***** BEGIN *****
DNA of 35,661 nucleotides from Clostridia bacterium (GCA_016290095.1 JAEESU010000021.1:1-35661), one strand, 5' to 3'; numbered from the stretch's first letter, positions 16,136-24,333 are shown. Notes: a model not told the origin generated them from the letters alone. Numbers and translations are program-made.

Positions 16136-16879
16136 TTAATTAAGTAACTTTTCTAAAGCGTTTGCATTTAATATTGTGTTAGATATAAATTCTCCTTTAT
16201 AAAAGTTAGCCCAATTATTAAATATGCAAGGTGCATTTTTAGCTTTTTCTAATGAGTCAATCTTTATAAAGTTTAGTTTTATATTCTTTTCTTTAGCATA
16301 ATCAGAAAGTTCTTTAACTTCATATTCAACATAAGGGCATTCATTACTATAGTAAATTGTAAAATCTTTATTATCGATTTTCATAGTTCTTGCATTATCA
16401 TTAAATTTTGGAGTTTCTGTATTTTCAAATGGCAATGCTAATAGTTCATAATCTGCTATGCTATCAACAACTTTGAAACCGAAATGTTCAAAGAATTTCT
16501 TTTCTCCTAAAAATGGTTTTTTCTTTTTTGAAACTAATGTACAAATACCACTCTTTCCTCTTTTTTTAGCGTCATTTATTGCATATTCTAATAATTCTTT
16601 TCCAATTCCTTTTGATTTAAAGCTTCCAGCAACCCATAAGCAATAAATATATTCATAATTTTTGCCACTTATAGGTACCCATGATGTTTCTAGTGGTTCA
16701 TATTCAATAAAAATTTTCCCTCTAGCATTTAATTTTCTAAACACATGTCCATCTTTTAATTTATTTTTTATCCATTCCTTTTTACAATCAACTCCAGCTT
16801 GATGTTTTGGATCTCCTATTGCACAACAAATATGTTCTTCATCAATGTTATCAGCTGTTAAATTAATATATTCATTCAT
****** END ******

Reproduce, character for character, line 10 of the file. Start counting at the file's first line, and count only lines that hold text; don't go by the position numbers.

16801 GATGTTTTGGATCTCCTATTGCACAACAAATATGTTCTTCATCAATGTTATCAGCTGTTAAATTAATATATTCATTCAT